Nigerian Security Operatives Arrest Over 100 Bureau De Change Operators In Abuja

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Nigerian security operatives including officials of the Economic and Financial Crimes Commission (EFCC) on Wednesday raided some Bureau De Change outlets in the Federal Capital Territory, Abuja, arresting over 100 operators as the country’s currency slipped further.

Nigeria’s naira on Wednesday dropped to a record low against the dollar on the official market.

Daily Reporters learnt that the naira now exchanged for N1980 to $1 on the parallel market and N1780 on the official market as the swift decline continued amid the government’s clampdown on currency speculators.

“The situation (of arresting BDC operators) has not helped either because the official rate has also reached N1780. Naira is still crashing,” a source familiar with the arrest told Daily Reporters.

“Dollar reached N1980 to $1 today, prompting the Nigerian government to raid BDCs in Abuja to arrest over 100 BDC operators.”

Daily Reporters earlier today reported that the economic situation had continued to worsen as the naira tumbled at the parallel market despite the clampdown President Bola Tinubu’s administration ordered on foreign exchange market speculators.

On Tuesday, the naira slid further with one dollar exchanging for 1,900 in Abuja and Kano, and N1,800 in Lagos; while the British Pound was exchanged for N2,250.

Nigeria’s anti-corruption agency, the EFCC had been raiding BDC hubs in Abuja, Port Harcourt, Lagos and Kano. Some operators were also arrested but it has not stopped the naira from further depreciation.

The National Security Adviser, Nuhu Ribadu on Tuesday, directed operatives of the Nigeria Police Force, the EFCC, the Nigeria Customs Service (NCS) and the Nigeria Financial Intelligence Unit (NFIU) to go after forex market speculators as part of measures to stem volatility in the foreign exchange market.

Ribadu, in a statement by Zakari Mijinyawa, Head, Strategic Communications in the Office of the NSA, said the office had to wade in at this time because some individuals and organisations had continued to undermine proactive measures of the Central Bank of Nigeria to stabilise the foreign exchange market and stimulate economic activities.

Acting on the NSA’s directive, the security operatives swooped on BDC operators on the streets of Lagos, Abuja and Kano yesterday to raid unlicensed BDC operators.

On Monday, Daily Reporters reported that EFCC operatives violently clashed with BDC operators in Wuse Zone 4, Abuja, Federal Capital Territory.

SaharaReporters learnt that the BDCs were forced to close down to save face and arrest the free fall of the naira.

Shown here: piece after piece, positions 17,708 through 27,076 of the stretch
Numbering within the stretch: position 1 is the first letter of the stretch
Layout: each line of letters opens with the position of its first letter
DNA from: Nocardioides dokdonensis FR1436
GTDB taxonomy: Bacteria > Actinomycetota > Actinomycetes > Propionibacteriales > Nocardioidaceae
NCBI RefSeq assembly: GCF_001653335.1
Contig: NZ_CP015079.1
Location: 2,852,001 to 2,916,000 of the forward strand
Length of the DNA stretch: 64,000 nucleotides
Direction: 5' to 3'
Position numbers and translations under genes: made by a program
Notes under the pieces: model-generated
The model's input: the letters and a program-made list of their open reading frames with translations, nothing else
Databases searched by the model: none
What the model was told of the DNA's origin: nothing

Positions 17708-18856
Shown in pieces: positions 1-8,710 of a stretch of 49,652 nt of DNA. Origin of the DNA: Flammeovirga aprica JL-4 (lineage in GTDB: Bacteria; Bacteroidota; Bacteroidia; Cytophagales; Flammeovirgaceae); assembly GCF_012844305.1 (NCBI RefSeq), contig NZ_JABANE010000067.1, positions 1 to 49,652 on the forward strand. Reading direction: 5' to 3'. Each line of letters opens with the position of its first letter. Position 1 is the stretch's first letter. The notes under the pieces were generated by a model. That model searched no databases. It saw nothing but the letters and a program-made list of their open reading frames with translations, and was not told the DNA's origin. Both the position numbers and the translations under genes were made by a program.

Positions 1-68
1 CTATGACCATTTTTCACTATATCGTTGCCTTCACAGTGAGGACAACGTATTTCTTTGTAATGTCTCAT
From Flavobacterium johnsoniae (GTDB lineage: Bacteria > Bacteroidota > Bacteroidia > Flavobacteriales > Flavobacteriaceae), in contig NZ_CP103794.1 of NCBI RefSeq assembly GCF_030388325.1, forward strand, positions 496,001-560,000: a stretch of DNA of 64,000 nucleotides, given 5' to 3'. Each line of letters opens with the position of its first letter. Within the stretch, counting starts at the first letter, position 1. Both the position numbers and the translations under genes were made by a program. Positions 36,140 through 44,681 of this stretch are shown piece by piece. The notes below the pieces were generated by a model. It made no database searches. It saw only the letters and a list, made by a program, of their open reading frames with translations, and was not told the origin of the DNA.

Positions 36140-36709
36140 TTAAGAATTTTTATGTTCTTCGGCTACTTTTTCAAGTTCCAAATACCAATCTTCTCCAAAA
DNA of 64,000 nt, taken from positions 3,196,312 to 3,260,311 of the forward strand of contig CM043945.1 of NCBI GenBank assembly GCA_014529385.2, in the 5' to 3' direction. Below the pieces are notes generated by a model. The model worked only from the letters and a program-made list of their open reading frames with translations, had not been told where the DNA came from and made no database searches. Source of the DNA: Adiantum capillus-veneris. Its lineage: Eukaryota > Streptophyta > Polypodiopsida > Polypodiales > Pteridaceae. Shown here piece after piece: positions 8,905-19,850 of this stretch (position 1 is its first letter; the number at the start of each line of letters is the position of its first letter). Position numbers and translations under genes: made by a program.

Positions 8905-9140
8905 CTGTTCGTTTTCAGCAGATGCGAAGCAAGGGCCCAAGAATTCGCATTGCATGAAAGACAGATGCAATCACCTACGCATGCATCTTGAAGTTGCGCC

Daily Reporters learnt that the EFCC employed the use of firearms to force the BDC operators to stop trading, leading to the firing of gunshots.

Earlier in February, Daily Reporters reported that President Tinubu’s government was behind the shutting down of Bureaux De Change in Abuja.

Sources told Daily Reporters that Tinubu’s government had directed Nigeria’s secret police, Department of State Services (DSS) to force the BDCs to close down to save face over the free fall of the naira.

It was learnt that the DSS subsequently took over the market amid the government’s frantic effort to stabilise the naira and save face.

The Abuja chapter of the Association of Bureau De Change (BDC) Operators earlier announced the closure of their business premises indefinitely.

Abdulahi Dauran, its chairman blamed it on the scarcity of US dollars which he said was compounded by online banking and cryptocurrency transactions. However, Daily Reporters learnt that the association was compelled to shut down indefinitely.

Earlier on Monday, residents of Ibadan in Oyo State blocked major roads to protest against the economic hardship caused by the policies of President Tinubu’s administration.

The protest began in Ibadan’s Mokola area, and the protesters, mostly youths, barricaded the Mokola under-bridge and the Queen Elizabeth Road.

This led to traffic congestion in some parts of the city.

The protesters could be heard chanting: ‘Tinubu Ole (Tinubu is a thief),’ ‘E bi n pawa (We’re hungry),’ as they moved on the road.

Some of the placards had inscriptions such as ‘Open Boarder, End Hardship’, ‘End food hike and inflation’, ‘The poor is starving’, ‘Tinubu, don’t forget your promises’, amongst others.

Armed police officers were seen at the protest location to prevent the breakdown of law and order.

Earlier this month, Daily Reporters reported how similar protests were held in Minna and Suleja, the commercial nerve centres of Niger State.

The angry protesters called on President Tinubu’s government to end the hardship and rising inflation in the country.

They also lamented the hikes in the prices of gas and fuel in the country.

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